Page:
19, the incoming Biden administration hosted memorial to lives lost to COVID-19 at the Lincoln Memorial Reflecting Pool on the National Mall.More than 500,000 people have died from COVID-19 in the U.S.Losing half a million lives to this disease was unimaginable when the first few people died of COVID-19 in the U.S last February."The massive number and the loss of those people from our society has not been acknowledged," says Dr."If we had put the public health measures in place for the past year, we wouldn't be in this position," says Jones.The politicization of public health messaging, on topics such as masking and the severity of the disease in comparison with flu, also confused and endangered the public, Bicette says.
Embalmer and funeral director Kristy Oliver (left) and funeral attendant Sam Deras load the casket of a person who died after contracting COVID-19 into a hearse in El Cajon, Calif.Embalmer and funeral director Kristy Oliver (left) and funeral attendant Sam Deras load the casket of a person who died after contracting COVID-19 into a hearse in El Cajon, Calif.Lives like that of Xavier Gaines, a 26-year-old security guard with underlying conditions and without health insurance, who died in an ambulance on the way to the hospital on Dec.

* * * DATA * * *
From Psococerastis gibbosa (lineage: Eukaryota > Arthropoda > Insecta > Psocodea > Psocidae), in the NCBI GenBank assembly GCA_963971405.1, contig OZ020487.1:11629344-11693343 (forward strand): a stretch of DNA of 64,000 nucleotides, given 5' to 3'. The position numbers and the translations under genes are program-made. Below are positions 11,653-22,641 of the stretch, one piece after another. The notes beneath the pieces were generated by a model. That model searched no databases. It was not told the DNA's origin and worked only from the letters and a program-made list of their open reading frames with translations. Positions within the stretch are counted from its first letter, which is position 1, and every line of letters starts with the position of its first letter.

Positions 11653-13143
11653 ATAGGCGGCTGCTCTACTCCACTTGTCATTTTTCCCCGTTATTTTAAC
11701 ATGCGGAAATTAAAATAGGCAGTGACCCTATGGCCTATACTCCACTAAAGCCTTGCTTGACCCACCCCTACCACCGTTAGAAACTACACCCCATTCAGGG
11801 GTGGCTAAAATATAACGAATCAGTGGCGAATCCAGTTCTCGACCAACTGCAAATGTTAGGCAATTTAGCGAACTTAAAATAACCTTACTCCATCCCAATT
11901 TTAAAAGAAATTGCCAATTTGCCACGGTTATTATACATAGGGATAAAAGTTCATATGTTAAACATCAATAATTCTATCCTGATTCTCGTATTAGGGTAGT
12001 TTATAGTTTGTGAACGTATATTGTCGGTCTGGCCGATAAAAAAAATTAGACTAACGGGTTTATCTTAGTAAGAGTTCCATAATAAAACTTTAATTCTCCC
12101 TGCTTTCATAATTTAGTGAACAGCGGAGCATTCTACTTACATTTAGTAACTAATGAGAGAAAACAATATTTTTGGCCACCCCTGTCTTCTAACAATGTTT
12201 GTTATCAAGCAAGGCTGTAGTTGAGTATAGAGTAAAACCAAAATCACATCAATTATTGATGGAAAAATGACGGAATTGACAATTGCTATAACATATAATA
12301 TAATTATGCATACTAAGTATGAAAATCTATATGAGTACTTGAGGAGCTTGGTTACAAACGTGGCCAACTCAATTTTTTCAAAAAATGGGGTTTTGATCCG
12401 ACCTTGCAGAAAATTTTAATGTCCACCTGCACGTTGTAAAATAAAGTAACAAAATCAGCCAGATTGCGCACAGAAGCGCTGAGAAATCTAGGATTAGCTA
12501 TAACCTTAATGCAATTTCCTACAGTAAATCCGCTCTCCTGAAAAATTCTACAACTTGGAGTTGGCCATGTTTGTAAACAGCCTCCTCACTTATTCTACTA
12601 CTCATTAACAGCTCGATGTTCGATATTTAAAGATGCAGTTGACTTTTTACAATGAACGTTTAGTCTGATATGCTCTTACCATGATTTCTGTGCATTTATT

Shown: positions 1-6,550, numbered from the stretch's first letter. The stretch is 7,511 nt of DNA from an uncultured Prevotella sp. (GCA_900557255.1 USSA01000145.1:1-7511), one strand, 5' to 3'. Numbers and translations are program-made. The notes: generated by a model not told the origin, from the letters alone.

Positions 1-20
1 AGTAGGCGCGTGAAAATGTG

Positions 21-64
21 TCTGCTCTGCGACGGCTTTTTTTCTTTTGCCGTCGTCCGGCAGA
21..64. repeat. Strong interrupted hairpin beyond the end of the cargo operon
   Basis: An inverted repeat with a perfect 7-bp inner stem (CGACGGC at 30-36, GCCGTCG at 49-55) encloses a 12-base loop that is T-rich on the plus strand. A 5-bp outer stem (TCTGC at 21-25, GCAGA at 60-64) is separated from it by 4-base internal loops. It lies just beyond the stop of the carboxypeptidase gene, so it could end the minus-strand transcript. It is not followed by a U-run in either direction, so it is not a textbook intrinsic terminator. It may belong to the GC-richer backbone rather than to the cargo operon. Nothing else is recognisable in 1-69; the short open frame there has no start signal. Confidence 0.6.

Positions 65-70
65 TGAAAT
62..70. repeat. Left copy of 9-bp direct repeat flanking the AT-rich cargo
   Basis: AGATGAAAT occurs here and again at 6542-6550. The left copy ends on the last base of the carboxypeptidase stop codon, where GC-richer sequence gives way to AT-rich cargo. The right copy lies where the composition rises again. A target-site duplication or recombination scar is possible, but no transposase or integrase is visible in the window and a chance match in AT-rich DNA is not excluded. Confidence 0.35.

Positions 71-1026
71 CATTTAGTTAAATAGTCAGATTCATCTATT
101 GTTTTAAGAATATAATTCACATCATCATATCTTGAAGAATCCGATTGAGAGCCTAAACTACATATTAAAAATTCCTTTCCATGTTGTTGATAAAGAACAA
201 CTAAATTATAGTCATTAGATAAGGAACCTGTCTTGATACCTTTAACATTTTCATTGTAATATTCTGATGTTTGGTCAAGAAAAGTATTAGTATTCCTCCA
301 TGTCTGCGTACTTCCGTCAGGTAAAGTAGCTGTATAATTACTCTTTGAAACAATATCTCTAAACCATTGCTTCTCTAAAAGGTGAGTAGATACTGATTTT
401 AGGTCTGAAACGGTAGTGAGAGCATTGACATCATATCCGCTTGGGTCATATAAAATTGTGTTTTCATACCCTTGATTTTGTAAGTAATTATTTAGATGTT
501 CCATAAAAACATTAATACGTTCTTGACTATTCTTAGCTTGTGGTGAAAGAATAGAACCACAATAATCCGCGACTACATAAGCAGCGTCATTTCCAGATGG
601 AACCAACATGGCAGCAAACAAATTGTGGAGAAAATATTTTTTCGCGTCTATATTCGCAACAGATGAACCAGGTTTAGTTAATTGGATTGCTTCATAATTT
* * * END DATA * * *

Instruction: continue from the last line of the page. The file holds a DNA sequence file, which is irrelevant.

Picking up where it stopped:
6, shortly after getting COVID-19, which is killing Native American, Black and Latinx people at disproportionately high rates in the U.S.
Regina is one of more than 3,400 health care workers in the U.S.She notes that the COVID-19 memorial tribute last month, on the eve of President Biden's inauguration, in which lights were placed around the Lincoln Memorial reflecting pool, was the first formal acknowledgement of the pandemic's death toll in the U.SFor most of the past year the burden of processing the grief has fallen on health care and funeral home workers
"The hardest part is watching loved ones who want to be with a patient, and patients who want to be with their families — and cannot be [due to COVID-19 restrictions]," she says
Bentley says the nonverbal parts of saying end-of-life goodbyes — holding the hand of a loved one, stroking their face or sitting beside them for hours — are lostHer work helping families say goodbye remotely has raised her own risk of COVID-19 exposureThe toll of witnessing these deaths has largely fallen on frontline health care workers"When you're the person that's putting your own health at risk and your own family's health at risk, and you're the person witnessing those very real and raw situations, this is a great burden that's felt," Bentley says
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